5) Center for Independent Living-Central PA (CILCP): https://cilcp.org/
The mission of the Center for Independent Living of Central Pennsylvania is to eliminate and prevent barriers that people with disabilities experience by providing ongoing advocacy and offering innovative programs and services.
6) United Cerebral Palsy of Central Pennsylvania (UCP) https://www.ucpcentralpa.org/services/assistive-technology/ (includes PA UCP Lending Library)
UCP’s Assistive Technology (AT) service offers a full range of devices, equipment, training, and supports that equip people to live with a greater degree of independence at home, at work, at school, and at play. Our AT services not only make everyday living easier for the user; they make otherwise impossible tasks possible.
7) Technology for Our Whole Lives (TechOWL): https://techowlpa.org/
Did you know that every state has a program to help people with disabilities and others explore, find and get the tools and technology they need? These tools may be needed for school, work, and life in the community. The Institute on Disabilities at Temple University is the home for this program in Pennsylvania. It is called Pennsylvania’s Initiative on Assistive Technology or “PIAT” (pee-aht) for short.
PIAT is Pennsylvania’s Assistive Technology (AT) Act Program. PIAT and the other assistive technology programs and projects create TechOWL – Technology for Our Whole Lives.
8) Pennsylvania’s Initiative on Assistive Technology (PIAT) https://techowlpa.org/center/piat/
Pennsylvania’s Initiative on Assistive Technology (PIAT) is in Philadelphia. PIAT is a regional center for southeast Pennsylvania and is also the main organization for TechOWL. PIAT serves the following counties: Bucks, Chester, Delaware, Montgomery, and Philadelphia. PIAT strives to enhance the lives of all Pennsylvanians with disabilities, older Pennsylvanians, and their families, through access to and acquisition of assistive technology devices and services, which allow for choice, control and independence at home, work, school, play, and in their neighborhoods.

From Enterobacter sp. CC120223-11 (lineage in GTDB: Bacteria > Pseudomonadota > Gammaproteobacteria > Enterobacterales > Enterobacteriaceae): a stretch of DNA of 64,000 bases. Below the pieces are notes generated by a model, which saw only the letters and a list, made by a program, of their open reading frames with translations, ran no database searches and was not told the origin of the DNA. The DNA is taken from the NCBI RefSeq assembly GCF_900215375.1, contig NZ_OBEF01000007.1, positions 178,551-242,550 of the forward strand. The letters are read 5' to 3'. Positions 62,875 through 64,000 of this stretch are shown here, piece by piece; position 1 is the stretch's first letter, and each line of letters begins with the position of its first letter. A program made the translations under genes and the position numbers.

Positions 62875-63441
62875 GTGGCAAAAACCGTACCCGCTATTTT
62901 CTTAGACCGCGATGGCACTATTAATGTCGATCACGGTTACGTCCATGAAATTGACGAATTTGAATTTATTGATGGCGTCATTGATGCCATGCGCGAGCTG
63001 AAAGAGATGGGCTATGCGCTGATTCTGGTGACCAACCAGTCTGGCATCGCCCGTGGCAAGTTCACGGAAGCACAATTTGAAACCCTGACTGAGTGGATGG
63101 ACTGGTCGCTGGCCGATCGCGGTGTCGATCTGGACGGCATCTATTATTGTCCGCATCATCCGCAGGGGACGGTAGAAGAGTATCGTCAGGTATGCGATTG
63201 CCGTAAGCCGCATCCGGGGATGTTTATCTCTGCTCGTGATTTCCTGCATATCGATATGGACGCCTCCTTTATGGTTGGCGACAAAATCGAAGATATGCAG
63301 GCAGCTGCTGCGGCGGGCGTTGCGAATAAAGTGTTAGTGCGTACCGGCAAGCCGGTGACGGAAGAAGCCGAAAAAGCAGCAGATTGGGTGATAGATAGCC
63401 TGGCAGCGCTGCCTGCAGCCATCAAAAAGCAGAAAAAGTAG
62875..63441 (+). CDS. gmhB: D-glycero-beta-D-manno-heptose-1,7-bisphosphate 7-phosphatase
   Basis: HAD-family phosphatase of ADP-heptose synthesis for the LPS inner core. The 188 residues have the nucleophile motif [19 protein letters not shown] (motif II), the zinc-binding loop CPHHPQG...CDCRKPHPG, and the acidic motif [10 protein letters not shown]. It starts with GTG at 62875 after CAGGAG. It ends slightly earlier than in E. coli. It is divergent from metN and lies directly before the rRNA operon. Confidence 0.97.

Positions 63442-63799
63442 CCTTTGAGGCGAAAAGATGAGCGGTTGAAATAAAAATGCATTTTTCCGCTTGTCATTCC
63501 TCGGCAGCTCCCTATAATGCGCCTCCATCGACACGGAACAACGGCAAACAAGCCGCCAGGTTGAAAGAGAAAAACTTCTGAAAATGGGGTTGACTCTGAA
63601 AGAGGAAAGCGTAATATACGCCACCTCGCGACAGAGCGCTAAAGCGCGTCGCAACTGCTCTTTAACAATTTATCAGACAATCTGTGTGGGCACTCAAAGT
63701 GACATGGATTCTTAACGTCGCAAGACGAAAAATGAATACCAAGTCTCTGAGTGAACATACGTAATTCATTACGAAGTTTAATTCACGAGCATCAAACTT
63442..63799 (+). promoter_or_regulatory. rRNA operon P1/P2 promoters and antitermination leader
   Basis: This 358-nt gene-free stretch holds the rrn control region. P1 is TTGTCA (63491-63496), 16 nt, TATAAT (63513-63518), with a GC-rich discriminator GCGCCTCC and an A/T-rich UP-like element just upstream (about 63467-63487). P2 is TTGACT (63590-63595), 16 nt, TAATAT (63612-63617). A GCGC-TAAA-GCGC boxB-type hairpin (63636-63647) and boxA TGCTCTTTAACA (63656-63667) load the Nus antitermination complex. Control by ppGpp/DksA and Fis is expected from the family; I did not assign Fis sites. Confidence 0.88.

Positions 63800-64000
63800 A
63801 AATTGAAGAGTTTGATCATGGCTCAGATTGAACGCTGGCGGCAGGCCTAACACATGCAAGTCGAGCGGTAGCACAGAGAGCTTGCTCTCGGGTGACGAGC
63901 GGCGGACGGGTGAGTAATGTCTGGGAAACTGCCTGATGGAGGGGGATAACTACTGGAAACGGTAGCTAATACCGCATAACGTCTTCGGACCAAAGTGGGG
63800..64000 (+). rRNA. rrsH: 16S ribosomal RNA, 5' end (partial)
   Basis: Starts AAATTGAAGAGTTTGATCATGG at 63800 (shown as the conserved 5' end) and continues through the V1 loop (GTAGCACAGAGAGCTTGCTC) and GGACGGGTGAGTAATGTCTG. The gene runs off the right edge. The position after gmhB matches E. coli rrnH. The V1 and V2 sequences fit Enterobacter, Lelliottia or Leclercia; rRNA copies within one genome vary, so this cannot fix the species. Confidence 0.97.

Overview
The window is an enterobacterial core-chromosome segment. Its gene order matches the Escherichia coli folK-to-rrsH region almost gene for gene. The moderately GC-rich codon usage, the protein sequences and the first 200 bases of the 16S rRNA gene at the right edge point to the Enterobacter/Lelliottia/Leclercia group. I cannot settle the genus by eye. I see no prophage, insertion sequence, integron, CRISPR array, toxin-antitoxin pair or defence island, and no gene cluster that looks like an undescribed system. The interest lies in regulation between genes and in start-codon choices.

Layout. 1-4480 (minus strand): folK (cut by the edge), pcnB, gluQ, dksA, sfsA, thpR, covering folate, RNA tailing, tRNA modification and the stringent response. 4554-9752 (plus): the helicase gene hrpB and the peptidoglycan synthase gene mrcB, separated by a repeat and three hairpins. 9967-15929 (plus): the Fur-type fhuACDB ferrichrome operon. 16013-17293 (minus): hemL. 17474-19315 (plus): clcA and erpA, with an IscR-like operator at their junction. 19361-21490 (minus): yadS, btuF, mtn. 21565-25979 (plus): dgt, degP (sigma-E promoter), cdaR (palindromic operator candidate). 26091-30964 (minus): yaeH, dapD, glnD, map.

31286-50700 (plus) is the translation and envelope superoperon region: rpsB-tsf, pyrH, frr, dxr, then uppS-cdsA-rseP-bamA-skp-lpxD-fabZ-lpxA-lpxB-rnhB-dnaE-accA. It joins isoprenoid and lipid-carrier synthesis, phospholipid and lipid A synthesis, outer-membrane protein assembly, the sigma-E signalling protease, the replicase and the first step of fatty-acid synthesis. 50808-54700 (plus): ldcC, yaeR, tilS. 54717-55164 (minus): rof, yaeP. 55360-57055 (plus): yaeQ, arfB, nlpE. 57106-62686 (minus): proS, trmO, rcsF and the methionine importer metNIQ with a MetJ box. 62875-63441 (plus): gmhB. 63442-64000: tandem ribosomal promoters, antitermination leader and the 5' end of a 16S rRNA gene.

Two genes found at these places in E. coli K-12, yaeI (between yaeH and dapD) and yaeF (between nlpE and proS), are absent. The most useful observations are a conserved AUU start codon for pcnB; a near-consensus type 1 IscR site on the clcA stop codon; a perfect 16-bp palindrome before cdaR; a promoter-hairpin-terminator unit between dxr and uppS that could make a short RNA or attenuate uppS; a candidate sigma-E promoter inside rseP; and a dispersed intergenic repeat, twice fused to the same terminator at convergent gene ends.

9) Center for Assistance Technology (CAT) https://www.upmc.com/services/rehab/rehab-institute/services/cat
A joint program of UPMC and the University of Pittsburgh, the Center for Assistive Technology (CAT) has emerged as a leader and innovator in the assistive technology field.
10) PHLConnectED https://www.phila.gov/programs/phlconnected/
PHLConnectED will connect eligible K–12 student households with access to reliable internet service at no cost through June 2022. Participants will not pay any out-of-pocket expenses or installation fees. The program will also provide digital skills training and support.
There are three core components of PHLConnectED: